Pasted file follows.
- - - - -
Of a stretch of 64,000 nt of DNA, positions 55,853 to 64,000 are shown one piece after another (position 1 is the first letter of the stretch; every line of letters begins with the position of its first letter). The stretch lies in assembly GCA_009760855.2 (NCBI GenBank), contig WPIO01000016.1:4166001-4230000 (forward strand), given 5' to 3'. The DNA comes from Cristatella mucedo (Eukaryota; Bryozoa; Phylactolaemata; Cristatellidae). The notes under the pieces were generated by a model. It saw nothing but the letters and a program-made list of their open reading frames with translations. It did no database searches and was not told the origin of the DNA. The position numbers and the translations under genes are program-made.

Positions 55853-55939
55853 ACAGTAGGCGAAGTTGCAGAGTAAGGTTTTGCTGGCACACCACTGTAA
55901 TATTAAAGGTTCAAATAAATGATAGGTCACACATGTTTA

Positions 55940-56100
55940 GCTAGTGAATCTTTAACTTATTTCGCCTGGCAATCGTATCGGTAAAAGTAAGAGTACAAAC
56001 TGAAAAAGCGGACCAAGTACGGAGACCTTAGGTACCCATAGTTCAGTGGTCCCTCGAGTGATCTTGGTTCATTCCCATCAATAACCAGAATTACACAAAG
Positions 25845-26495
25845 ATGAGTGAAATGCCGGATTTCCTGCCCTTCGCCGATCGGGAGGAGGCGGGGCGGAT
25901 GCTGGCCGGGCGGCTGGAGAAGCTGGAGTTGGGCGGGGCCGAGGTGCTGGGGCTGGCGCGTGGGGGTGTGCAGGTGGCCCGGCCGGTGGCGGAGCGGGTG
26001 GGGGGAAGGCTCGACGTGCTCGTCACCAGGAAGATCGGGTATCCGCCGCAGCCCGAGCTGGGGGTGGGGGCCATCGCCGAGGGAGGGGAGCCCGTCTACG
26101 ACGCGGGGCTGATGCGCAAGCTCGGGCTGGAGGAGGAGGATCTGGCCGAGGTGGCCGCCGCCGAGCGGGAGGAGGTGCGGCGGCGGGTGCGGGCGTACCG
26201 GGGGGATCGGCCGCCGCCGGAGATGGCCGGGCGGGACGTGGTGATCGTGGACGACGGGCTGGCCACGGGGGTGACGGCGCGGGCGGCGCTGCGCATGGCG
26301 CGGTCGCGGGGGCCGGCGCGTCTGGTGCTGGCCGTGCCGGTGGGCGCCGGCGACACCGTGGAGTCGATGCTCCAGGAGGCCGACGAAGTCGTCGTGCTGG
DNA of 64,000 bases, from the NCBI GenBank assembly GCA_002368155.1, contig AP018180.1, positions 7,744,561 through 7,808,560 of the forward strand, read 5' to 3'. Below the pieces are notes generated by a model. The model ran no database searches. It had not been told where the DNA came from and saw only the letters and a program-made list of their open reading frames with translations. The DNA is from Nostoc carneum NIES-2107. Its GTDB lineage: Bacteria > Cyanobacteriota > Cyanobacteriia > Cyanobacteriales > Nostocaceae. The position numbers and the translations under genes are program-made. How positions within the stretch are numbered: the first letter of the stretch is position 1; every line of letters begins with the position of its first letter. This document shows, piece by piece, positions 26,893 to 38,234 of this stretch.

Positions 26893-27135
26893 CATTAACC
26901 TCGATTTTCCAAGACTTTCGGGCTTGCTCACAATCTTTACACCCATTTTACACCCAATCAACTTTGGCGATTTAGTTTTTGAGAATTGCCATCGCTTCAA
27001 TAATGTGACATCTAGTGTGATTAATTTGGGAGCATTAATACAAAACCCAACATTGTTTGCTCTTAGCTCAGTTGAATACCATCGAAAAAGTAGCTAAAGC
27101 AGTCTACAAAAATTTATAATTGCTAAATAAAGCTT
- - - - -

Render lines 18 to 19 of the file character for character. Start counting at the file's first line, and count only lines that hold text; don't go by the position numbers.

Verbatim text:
26901 TCGATTTTCCAAGACTTTCGGGCTTGCTCACAATCTTTACACCCATTTTACACCCAATCAACTTTGGCGATTTAGTTTTTGAGAATTGCCATCGCTTCAA
27001 TAATGTGACATCTAGTGTGATTAATTTGGGAGCATTAATACAAAACCCAACATTGTTTGCTCTTAGCTCAGTTGAATACCATCGAAAAAGTAGCTAAAGC